Asperatus clouds

The stories that stood out to me in July were all weather stories: the hailstorm that wrecked the Garfield Park Conservatory (its most lasting legacy will probably be car hoods; seriously, just look around), a thunderstorm that knocked out power for 600,000 (and foreshadowed the ComEd smart-grid rate-hike debate) the fortunately moderate heat wave. Alex Garcia recorded something completely unharmful but just as ominous: asperatus clouds, which may someday soon be an official new form of cloud. It's weather history in the making:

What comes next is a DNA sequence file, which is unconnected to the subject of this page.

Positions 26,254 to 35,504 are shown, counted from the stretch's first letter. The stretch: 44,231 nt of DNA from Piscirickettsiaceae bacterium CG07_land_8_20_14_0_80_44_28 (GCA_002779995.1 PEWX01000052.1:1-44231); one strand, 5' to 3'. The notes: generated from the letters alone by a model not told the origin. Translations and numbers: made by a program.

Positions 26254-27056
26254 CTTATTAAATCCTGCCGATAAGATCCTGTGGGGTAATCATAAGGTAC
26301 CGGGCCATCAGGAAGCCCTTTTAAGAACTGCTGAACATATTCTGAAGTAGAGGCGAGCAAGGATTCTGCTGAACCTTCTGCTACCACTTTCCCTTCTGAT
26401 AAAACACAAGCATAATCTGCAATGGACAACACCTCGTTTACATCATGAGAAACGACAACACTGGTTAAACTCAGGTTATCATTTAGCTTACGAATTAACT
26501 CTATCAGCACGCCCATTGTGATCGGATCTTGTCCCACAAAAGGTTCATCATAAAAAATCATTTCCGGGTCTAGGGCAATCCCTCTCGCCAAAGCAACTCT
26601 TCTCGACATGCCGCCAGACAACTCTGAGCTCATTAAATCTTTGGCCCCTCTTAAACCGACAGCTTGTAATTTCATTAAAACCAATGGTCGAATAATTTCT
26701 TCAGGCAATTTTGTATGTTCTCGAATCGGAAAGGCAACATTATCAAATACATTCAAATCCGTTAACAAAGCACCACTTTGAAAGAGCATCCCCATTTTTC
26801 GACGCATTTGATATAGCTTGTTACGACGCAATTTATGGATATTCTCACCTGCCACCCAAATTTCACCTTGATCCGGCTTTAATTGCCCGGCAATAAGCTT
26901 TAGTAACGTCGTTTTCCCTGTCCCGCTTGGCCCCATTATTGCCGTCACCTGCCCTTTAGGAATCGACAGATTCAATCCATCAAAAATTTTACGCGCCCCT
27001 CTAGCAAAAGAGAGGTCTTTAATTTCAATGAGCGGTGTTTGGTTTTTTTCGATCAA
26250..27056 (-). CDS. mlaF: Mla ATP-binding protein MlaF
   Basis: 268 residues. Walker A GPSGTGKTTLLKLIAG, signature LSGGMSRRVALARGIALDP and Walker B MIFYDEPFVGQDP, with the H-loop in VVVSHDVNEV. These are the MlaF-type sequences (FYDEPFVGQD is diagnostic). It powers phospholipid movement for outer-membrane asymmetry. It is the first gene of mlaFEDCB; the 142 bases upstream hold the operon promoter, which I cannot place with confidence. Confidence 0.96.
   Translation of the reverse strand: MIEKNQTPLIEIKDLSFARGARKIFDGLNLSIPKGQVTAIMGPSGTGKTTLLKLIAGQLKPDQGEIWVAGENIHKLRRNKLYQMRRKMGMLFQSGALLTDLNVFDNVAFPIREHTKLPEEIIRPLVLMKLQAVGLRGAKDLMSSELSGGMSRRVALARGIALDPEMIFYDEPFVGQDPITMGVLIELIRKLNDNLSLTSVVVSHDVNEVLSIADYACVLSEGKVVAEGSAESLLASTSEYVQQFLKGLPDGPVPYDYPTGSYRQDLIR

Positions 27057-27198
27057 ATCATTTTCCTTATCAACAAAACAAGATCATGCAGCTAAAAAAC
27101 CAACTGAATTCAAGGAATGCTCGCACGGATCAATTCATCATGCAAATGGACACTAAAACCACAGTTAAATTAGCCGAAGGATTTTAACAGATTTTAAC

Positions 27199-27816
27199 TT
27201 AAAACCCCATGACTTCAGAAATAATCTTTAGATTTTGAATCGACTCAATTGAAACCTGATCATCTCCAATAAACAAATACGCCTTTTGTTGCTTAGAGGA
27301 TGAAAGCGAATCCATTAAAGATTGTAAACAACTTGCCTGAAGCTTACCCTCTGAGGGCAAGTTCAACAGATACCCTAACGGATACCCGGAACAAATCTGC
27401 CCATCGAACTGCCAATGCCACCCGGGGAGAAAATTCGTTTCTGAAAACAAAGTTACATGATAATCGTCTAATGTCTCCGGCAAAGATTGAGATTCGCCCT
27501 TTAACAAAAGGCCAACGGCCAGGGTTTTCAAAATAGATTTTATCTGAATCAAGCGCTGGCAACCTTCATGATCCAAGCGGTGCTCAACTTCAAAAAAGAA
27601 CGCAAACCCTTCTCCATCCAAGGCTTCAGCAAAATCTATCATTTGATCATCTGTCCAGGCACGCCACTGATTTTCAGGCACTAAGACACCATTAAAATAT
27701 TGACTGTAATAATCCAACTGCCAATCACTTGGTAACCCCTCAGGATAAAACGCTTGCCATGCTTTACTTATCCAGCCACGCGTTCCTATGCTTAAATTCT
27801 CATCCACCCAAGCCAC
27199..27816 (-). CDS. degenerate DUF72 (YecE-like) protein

The Society has agreed to gather detailed weather data on the day and in the location where the asperatus clouds have been seen. Analysis of the meteorological situation will uncover exactly what is causing them. It is likely that the undulating and lumpy underside is caused by warm and cold air meeting at the boundary between the lower and middle atmosphere. It shares some similarities with existing formations such as the more regular waves of undulatus clouds and the hanging pouches of mamma clouds.

Photograph: Chicago Tribune